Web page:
Finding out was not the worst thing. Somehow, it didn't change anything for me. I didn't cry. The world stayed the same. But my place in it changed. How I would be viewed was changed.
I've been grateful. It's not 1983. I won't die from this. My family has been very supportive, generous, understanding and accepting. I am cared for, in shameless ways.
Winter, and then Spring. A time of great silence broken by a splash. I adorn myself.
After reading an article from a medical journal that studied longevity in HIV positive men with t-cell counts between 350-500, and after reading that the sooner these men started their meds, the longer they ended up living, I called up my doctor and insisted on starting, even though my t-cell count was 422, a moderately good level.
Do you know how these trees matter? White t-cells, those little white knights of the body. And the demons of virus. My health now is a ratio between them.
A normal count for t-cells is between 800-1200. If this number drops below 250, you officially have AIDS, because your body can't fight off any number of afflictions that are present for most of us anyway.
The flesh is weak.
The hungry demons can be counted among the tens of thousands, hundreds of thousands, while your white knights slip below 300. Each virus is like a drill that digs itself into a blood cell, and then uses the cell to replicate itself inside. Destroying the blood cell, exploding it from the inside, while out fly the demonic hungry saucers.
When I decided to go on meds in January, my t-cell count was 422 and my viral load was at 16000. Over the first year that count was moderate, but fluctuated between 44,000 and at my lowest count, 8,000. These are lucky numbers. I know people in the hundred thousand count, and around 300 tcells. . . Everyone is different.
Medications are different and have changed dramatically. My doctor says that in the early years the practice was to demand early treatments, and the side effects were intense and very damaging. Frightening times. Then in the 90's they gave cocktails and had some restraint. Patients would try to wait as long as possible to go on the meds because the side-effects were so awful, and because once you start them, you cannot stop for the rest of your life. Some patients would wait until their t-cell count was as low as they could bear, as close to 200 as they could go. My doctor says there's a threshold. At some point the body cannot recover a normal t-cell count.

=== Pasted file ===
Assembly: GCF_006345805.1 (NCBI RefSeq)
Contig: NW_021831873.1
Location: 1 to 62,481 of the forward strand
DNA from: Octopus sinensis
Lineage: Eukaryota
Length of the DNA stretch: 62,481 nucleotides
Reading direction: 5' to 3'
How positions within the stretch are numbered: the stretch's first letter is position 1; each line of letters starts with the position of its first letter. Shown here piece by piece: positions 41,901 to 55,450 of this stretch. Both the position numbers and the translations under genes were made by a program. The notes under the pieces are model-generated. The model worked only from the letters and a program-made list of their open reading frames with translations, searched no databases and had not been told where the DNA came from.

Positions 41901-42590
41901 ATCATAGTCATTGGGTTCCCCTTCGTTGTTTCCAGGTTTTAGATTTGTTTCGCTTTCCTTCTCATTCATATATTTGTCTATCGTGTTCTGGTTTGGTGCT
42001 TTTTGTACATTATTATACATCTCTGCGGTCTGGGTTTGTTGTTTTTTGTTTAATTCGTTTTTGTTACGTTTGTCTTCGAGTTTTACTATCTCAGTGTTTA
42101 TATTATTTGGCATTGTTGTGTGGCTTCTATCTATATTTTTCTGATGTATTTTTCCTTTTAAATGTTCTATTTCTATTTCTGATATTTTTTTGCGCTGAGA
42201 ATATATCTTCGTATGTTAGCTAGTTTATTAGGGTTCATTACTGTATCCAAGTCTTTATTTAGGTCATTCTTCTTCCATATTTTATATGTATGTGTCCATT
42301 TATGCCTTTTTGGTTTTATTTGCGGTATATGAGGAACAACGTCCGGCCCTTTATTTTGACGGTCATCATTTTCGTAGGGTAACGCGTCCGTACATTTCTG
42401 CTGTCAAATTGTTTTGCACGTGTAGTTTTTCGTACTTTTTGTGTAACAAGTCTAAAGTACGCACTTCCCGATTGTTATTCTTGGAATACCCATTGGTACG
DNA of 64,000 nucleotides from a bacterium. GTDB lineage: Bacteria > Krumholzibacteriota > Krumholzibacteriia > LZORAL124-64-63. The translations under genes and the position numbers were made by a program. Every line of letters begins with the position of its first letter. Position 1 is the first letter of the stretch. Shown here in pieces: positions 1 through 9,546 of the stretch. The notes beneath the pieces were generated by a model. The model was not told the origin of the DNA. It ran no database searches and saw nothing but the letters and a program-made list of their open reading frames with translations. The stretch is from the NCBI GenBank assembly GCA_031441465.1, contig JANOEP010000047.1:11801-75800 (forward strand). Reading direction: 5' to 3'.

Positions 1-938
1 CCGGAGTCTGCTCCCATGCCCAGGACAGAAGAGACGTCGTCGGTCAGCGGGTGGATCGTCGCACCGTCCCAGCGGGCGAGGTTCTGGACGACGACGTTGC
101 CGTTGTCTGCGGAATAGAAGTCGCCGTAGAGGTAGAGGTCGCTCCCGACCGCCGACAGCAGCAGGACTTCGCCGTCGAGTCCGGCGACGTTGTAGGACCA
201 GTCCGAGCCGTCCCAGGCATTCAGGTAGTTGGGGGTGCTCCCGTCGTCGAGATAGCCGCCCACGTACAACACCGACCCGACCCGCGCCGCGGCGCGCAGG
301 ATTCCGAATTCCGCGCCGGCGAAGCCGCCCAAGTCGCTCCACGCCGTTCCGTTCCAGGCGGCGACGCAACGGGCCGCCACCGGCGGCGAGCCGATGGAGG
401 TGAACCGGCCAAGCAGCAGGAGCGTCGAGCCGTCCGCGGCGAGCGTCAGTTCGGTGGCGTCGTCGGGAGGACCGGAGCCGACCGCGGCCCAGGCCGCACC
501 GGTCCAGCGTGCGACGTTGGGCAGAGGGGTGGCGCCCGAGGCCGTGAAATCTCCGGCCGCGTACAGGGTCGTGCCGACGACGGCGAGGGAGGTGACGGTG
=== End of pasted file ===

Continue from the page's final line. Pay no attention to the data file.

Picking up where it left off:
The medications are fascinating. They do three things. Prevent the virus from being able to enter blood cells. Prevent the virus from being able to use the cell to make virus parts. Prevent the virus from being able to replicate itself inside the cell. Hense, a cocktail of drugs to do all these things. Once this is done, the body can recover its t-cell count.
I started ATRIPLA, a three in one pill. I take this one pill every night now. My pink pill, 1-2-3. I chose it because the side-effects are nervous system related and not gastrointestinal. Which means night tremors and not diarrhea. Though I wonder how my liver will fair in the long haul. . .
I spent a month being sick. Flulike. No night tremors. But a dizziness that lasted into the late afternoon. It's died off and now I only have it at night. At ten days I had a rash begin to cover my whole body, neck to wrists, neck to ankles. So I took Claritin for a month or so to keep it at bay.
Spring is one gross extravagance after another. I'll tell you what.
And all of this matters how? I'm not sure. It's not like being sick, really. It's like being in a kind of purgatory between shame and shamelessness. I don't have guilt, I have a sense of my body's vulnerability. Each of us will come to this somehow. This is the first way I will come barefoot to my mortality. The pink moons hiss. I don't care. My viral load is undetectable, Zero, which means if I get tested I test negative for the virus.
The stigma is something else entirely. How to own it. And not just in public, but in the naked mirror. I have lit degrees, and teach lit. studies, and have read enough Dickinson and Larkin and Whitman and Hardy and oh, Henry Miller and Dostoevsky to have brooded over love and death and misunderstanding and the tragic failure of human longing, the transcendent chants of rebellious hearts against the fates of bodies in the earth's light.
Silence is the enemy of the rebel. The point of the rebel is to speak out against the injustices of the human body, which are many and everywhere.
Maybe that's why I told my family, against the advice of my X and close friends and even my doctors. Maybe that's why I've started this blog, despite the mask. I can't stand the culture of silence and anonymity that's so ingrained in the gay community now surrounding this disease, which in America, in California, at least, does not have to be very different than having something like diabetes.
So tonight I'm clinging to Audre Lorde, black american Lesbian poet, who when she discovered her breast cancer in 1977, presented it in a panel discussion on Lesbians and Literature at the MLA conference, asking them, "What are the words you do not yet have? What do you need to say? What are the tyrranies you swallow day by day and attempt to make your own, until you will sicken and die of them, still in silence?" And who recounted her daughter's advice to her beforehand:
"Tell them about how you're never really a whole person if you remain silent, because there's always that one little piece inside you that wants to be spoken out, and if you keep ignoring it, it gets madder and madder and hotter and hotter, and if you don't speak it out one day it will just up and punch your mouth from the inside."
I'll take my pills. I'll open my mouth. But don't expect anything less than a curse from me. I love my flesh more than I love anything.